Sharing the resources Paul collects. Bookmarks can also be found at pinboard.in/u:unison
From Roger Schwarz: If your leadership team isn’t getting the results it needs, the cause may be your (and your team’s) mindset. Mindset is the set of core values and assumptions from which you operate. It is your way of seeing that shapes your thoughts, feelings, and behavior.
The research and my more than thirty years working with leaders and their teams reveal that in even moderately challenging situations virtually all leaders use a mindset that undermines team results—what I call a “unilateral control” mindset. When you use a unilateral control mindset, you try to achieve your goals by controlling the situation. You try to influence others to do what you want them to do while not being influenced by others. When you’re working with people who see things differently from you, the essence of your mindset is simple: I understand the situation, you don’t; I’m right, you’re wrong; I will win.
From Will Dayble at Smashing Magazine: This article is about design consultancy. It’s about wrangling that client who uses empty sentences like, “We want a snappy, simple experience,” or, “It should be on brand and should really pop.” It’s about commanding the room and setting a vision before moving on to wireframes and pixels.
From We Love Ad: NYCB Art Series commissions contemporary artists to create original works of art inspired by our unique energy, spectacular dancers, and one-of-a-kind repertory of ballets. New York City Ballet has worked with leading and emerging artists throughout the Company’s history — luminaries like Andy Warhol, Keith Haring, and Julian Schnabel. We are proud to continue this tradition by partnering with Brooklyn-based artists FAILE for the inaugural year of Art Series.
Faile’s installation, Les Ballets De Faile, was created for the Art Series performances on Friday, February 1, and Wednesday, May 29. On these dates, every seat in the house is available for just $29, and each audience member will receive a limited-edition work made specifically for this event.
From Branding Strategy Insider: No business these days can just sit pretty. But the extent and nature of changes confuses many. Brands evolve. Or die. But they must also retain something of what consumers know. Or they fade. So which is more important? And how should a brand act, when?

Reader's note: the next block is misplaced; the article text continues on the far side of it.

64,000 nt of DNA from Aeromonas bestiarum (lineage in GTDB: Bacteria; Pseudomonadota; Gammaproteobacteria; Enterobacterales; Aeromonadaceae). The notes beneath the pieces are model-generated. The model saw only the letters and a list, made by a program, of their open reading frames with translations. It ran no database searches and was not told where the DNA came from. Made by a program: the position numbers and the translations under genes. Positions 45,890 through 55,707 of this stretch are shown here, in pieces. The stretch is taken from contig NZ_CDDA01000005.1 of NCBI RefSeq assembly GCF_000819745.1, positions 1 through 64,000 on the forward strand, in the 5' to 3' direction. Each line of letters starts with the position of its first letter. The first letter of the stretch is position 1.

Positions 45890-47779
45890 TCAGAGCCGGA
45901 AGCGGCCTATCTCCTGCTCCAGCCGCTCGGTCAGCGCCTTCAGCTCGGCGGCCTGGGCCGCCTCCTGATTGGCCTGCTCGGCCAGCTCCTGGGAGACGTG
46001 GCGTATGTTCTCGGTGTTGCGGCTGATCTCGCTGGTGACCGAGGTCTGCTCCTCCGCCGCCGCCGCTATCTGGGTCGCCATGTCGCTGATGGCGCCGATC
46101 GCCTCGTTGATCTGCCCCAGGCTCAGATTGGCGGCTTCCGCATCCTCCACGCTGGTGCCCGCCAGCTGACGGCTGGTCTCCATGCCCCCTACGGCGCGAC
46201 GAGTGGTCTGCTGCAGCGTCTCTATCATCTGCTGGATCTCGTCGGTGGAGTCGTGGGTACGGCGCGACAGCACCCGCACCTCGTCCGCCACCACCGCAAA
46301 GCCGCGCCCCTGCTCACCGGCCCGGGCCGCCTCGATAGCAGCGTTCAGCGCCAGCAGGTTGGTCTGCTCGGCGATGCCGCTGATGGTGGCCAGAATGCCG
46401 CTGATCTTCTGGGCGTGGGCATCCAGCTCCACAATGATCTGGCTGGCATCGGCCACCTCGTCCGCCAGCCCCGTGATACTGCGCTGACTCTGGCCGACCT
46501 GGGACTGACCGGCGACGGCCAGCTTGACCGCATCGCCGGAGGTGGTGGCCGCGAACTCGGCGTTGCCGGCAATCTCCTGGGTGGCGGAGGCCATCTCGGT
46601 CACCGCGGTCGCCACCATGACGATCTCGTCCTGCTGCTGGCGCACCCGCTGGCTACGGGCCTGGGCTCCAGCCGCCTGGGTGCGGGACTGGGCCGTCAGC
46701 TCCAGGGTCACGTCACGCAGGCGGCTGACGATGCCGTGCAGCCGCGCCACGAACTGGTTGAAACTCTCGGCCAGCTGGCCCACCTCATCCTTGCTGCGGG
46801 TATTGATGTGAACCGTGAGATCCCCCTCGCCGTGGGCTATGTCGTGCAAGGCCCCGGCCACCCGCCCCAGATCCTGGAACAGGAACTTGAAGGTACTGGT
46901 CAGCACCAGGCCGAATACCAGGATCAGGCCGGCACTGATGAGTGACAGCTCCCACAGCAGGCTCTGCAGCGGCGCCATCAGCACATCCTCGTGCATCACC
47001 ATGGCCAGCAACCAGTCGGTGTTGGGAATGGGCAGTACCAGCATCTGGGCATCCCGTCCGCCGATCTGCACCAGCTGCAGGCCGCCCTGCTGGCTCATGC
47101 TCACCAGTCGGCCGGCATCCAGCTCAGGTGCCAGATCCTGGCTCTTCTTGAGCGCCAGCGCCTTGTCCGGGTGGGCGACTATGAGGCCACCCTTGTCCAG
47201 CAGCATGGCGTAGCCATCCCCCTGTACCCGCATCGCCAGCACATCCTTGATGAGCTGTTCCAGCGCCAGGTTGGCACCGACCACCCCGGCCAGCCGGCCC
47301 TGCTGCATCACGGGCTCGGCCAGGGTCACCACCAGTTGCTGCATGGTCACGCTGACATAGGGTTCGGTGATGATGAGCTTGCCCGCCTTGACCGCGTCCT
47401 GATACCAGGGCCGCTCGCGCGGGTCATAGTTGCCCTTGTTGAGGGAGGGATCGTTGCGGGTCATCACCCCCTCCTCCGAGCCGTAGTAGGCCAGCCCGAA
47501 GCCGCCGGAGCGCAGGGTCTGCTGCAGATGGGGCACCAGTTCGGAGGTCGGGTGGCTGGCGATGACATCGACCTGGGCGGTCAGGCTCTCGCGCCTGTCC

Rosetta is a publisher and distributor of high-quality fonts for a growing number of the world’s writing systems. So far our library supports pan-European Latin, Arabic, Armenian, Greek, Indic scripts like Gujarati and Devanagari, and Cyrillic (besides Slavic languages we also support many Asian languages). In total, our library covers 172 languages. The released fonts are of top-notch quality, and have won numerous design awards. They not only support the writing systems individually, but also make them work well together, making the life of any designer dealing with multiple scripts much easier.
Graphic Arrays (2013) is about screen resolutions and aspect ratios and how these evolved over the laste decades. The left board is dedicated to more recent mobile vertical resolution ending at iPad retina. The right board represents the long history of desktop screen pixel sizes starting with the classic VGA (640×480) IBM standard from 1987 till todays common 2560×1600 desktop monsters. It’s also fun to look up the top screen resolutions of Internet users for each year screenresolution.org, sometimes even sorted by country (which it was up to date). My first screen ever was a PAL 576×768 on a C64. Currently I am looking at 2560×1440 vastness. Of course the DPI(PPI) has increased immensely over the years, especially with all the mobile screens recently. It feels weird to look at a 5:4 SXGA screen (1280×1024, my favorite!) today, almost portrait ration?!? At the same time when you cut a piece of paper in 16:9 format it looks super horizontal but we look at that ratio all day!
From Smashing Magazine: Responsive design is about more than just layout; it’s about designing for the Web, which means, mostly, for people with browsers. And that’s just about everything we know about the people who visit our websites: they are probably using a browser. All the rest we just don’t know.